Common respiratory virus often flies under diagnostic radar, especially for seniors


Photo: Alyssa L. Miller via Flickr
Photo: Alyssa L. Miller via Flickr

While waiting for a shuttle bus at the annual meeting of the Gerontological Society of America in Orlando, I met a fellow conference attendee who worked for a drug company. When he mentioned his company was researching a vaccine for a viral infection called respiratory syncytial virus, commonly known as RSV, I had to scratch my head.

I stupidly thought it was one of those recently concocted pseudo-conditions drug companies occasionally tout to market new products.

Holy rhino virus, was I wrong. I’ve been a health and medical reporter for more than 20 years and had never heard of RSV. It’s the most common cause of bronchiolitis (an inflammation of the lung’s small airways) and pneumonia infections of the lungs, among children one and younger, according to the U.S. Centers for Disease Control and Prevention.

The CDC reports:

  • Almost all children will have had an RSV infection by their second birthday.
  • When infants or young children are first exposed to RSV, between 25 percent and 40 percent of them will show signs of bronchiolitis or pneumonia. Up to 20 percent of these patients, particularly those under six months old, will require hospitalization.
  • RSV annually leads to 57,527 hospitalizations among children under five and 2.1 million outpatient physician visits for kids that age. It kills more than 200 children each year, mostly prematurely born infants or babies born with congenital heart defects.
  • Until recently its impact on seniors has been little studied or understood. RSV leads to 177,000 hospitalizations and 14,000 deaths annually among adults over 65.

How did I not know this? Where has RSV been hiding all my life? Not only had my children and grandchildren almost assuredly been infected with this virus, I probably had it as well.

Part of the problem is that RSV symptoms are similar to the common cold or flu, with runny noses and decreased appetite as the initial indications and coughing, sneezing, fever and wheezing appearing one to three days later. Like colds, RSV infections are very common. Also like colds, “there is no specific treatment for RSV infection.” according to the CDC’s website.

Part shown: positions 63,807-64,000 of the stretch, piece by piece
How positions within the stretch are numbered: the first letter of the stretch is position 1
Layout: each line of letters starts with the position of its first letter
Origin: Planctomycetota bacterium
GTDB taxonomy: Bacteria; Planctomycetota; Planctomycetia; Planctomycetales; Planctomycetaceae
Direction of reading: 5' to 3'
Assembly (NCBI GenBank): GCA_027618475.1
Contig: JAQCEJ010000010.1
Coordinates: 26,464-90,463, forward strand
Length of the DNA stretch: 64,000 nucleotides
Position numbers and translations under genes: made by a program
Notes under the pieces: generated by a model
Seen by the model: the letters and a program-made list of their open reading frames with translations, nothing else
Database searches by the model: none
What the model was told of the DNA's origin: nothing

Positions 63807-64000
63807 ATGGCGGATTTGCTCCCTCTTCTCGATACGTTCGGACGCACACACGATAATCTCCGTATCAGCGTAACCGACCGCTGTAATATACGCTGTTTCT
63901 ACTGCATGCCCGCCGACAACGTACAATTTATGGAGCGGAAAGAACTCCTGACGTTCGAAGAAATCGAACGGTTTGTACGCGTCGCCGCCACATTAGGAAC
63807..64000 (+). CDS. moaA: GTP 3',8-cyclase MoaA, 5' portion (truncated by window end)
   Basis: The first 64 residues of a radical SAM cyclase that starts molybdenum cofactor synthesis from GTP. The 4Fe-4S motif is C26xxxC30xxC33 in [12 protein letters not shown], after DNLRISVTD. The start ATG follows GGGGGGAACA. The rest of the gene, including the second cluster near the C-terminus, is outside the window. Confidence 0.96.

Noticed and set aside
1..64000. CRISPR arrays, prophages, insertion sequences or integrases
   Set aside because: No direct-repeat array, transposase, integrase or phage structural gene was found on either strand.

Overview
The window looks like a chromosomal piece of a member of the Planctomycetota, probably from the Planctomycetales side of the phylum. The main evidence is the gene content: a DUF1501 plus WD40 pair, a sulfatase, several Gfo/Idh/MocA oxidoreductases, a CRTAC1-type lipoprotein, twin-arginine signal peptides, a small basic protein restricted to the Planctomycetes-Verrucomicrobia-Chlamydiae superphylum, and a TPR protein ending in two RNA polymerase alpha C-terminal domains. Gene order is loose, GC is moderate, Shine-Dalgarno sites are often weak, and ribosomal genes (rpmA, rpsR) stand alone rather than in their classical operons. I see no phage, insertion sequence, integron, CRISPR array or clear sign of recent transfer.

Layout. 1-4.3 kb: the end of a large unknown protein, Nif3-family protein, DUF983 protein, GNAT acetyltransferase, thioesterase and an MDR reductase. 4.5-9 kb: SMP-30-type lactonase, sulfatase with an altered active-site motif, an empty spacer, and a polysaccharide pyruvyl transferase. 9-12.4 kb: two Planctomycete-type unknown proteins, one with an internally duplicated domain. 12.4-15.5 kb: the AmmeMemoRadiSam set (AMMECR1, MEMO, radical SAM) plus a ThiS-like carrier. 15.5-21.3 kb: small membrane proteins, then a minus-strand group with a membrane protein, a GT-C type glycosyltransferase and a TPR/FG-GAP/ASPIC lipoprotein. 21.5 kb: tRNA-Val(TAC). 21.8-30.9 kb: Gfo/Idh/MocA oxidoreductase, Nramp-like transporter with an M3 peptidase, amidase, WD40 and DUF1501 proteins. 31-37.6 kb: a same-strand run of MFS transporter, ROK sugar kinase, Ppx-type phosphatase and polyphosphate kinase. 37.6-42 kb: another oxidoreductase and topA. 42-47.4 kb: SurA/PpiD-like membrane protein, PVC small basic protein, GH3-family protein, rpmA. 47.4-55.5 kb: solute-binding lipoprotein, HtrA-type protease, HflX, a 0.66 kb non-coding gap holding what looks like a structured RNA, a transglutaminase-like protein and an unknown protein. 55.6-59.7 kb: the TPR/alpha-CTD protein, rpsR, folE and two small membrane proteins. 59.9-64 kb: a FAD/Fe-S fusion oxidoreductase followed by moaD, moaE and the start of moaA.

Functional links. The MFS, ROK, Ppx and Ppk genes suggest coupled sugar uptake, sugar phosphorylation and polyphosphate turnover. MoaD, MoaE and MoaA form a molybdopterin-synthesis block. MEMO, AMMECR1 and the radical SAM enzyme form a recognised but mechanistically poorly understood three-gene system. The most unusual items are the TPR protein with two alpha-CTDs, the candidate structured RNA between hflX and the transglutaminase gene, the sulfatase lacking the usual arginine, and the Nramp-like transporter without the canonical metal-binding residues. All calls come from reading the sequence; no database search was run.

Every autumn the nation’s public health machinery gears up for influenza season, advising flu shots and cautioning regular hand-washing, Dracula cough techniques and protecting newborns and seniors.

But who’s ever heard of an RSV alert? This virus needs a press agent.

Treatment challenges

There is a medicine that is used prophylactically on at-risk babies, but is not used for treating adults. Like colds and flus, RSV also spreads from coughing and sneezing droplets containing the virus, which can survive on many surfaces and later pass by touch.

Pediatricians, of course, have been familiar with RSV for decades, as well as many parents of young children. But it is often misdiagnosed as cold or flu, though tests exist to identify it. Pediatricians say that, in healthy children, the distinction between a cold and RSV is probably not important. Most kids recover quickly. However, in children or seniors with compromised immune systems, testing is more important. RSV can be identified by analyzing nasal secretions.

Thomas Yoshikawa, M.D., deputy chief of staff for geriatrics and extended care and special projects at the V.A. Greater Los Angeles Healthcare System, said RSV is known to primarily attack children. But Yoshikawa, a professor at the UCLA medical school, said geriatricians have realized in the past two decades that many older patients once thought to have the flu really had RSV.

“The problem is that most people don’t consider RSV as a cause of respiratory infections in older people, especially in nursing home residents,” he said.

Until recently diagnosis was through serology tests that took weeks to learn results. “Now we can take nasal secretions and test for the RSV antigen,” he said.

Another reason the virus may have slipped under the radar is that most health care providers are well versed and knowledgeable about flu infections, but less steeped in RSV, Yoshikawa said. “We all tend to consider the diseases we know most about.”

The geriatrician said that CDC data did not indicate that RSV was a major respiratory viral infection in older adults until recently and is often overlooked. He pointed out that there is no consistently effective anti-viral drug treatment for RSV.

More information should be disseminated by local health officials and the CDC to better inform health care providers. “If CDC puts out a health notice, most physicians pay attention,” Yoshikawa noted. “And once physicians are more aware of RSV as a potential threat to adults, they will then teach and inform trainees and medical students.”

Marie A. Bernard, M.D., deputy director of the National Institute on Aging, said healthy older adults usually suffer mild RSV symptoms of runny noses and coughs for a few days before disappearing. But Bernard said adults with compromised immune systems, particularly those residing in nursing homes and other places with large populations of older, frail seniors, often experience more severe symptoms. The NIA’s senior geriatrician said only recently has RSV been recognized in geriatric circles as a threat, perhaps because of better diagnostic tools.

Conditions like chronic obstructive pulmonary disease or congestive heart failure, emphysema and advanced kidney disease affect immune function and make it more difficult for frail seniors to fight off infections, she said, adding that weight loss also has been shown to reduce immune function.

“We’re in an evolving landscape,” Bernard said. “Soon we may be able to say what to do to prevent RSV. But now we’re doing the same things we’ve always been told to do.”

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Mark Taylor